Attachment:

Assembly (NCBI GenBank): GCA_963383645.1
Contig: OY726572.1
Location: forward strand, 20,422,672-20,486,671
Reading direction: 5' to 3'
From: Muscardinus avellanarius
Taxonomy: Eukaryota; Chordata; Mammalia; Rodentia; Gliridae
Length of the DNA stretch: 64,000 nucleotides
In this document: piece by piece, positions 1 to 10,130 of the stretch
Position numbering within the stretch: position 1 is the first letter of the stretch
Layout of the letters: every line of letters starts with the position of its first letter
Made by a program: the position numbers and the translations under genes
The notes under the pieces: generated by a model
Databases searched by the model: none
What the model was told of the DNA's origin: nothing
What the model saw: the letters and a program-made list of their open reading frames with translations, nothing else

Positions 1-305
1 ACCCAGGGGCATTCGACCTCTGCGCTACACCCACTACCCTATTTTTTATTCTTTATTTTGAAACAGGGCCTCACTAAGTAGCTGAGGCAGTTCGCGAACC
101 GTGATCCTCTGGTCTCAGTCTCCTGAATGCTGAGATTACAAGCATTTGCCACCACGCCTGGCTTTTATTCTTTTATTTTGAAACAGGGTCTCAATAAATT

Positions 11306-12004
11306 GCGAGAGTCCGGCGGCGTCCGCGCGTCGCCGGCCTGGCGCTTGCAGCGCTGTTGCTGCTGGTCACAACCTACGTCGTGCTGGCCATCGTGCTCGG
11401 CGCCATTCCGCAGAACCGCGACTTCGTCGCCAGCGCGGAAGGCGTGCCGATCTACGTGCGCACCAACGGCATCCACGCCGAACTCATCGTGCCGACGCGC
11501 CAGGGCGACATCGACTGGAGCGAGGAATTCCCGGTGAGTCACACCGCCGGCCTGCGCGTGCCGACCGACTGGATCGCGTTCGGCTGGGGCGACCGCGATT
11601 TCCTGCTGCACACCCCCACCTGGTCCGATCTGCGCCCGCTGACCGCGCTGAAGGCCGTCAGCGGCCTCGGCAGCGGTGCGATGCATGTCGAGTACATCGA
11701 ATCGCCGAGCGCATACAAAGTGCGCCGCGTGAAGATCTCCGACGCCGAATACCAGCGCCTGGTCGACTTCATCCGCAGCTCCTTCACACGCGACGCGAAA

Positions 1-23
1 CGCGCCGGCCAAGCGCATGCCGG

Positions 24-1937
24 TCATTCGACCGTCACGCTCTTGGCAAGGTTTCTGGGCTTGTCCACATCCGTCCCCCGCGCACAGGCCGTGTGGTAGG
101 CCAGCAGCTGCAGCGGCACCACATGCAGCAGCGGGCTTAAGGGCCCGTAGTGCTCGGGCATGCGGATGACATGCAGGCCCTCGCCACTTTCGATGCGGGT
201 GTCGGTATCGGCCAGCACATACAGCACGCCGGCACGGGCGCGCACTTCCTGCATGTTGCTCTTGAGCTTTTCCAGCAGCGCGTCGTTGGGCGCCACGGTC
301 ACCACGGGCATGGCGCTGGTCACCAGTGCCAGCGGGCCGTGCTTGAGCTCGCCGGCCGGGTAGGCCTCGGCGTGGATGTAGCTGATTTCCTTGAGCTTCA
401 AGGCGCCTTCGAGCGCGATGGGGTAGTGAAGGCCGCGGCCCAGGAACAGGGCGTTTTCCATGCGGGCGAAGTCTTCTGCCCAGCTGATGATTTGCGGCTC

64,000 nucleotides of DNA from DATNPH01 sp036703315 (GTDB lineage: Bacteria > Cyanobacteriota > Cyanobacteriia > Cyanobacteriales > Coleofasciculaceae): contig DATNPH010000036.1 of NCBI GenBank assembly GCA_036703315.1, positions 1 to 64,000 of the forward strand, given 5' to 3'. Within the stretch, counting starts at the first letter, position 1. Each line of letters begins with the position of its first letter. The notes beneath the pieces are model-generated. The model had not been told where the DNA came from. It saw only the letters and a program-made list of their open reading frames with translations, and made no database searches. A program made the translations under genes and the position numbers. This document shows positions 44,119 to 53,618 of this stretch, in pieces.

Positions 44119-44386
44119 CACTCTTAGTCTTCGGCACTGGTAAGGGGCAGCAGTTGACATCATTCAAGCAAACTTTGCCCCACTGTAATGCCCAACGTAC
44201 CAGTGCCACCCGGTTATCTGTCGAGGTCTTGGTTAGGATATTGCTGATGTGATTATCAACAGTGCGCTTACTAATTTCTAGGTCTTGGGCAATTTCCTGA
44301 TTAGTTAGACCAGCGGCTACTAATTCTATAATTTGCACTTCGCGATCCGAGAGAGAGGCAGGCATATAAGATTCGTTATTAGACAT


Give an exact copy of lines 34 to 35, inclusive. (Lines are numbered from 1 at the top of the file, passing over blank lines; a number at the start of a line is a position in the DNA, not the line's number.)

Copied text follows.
Positions 44119-44386
44119 CACTCTTAGTCTTCGGCACTGGTAAGGGGCAGCAGTTGACATCATTCAAGCAAACTTTGCCCCACTGTAATGCCCAACGTAC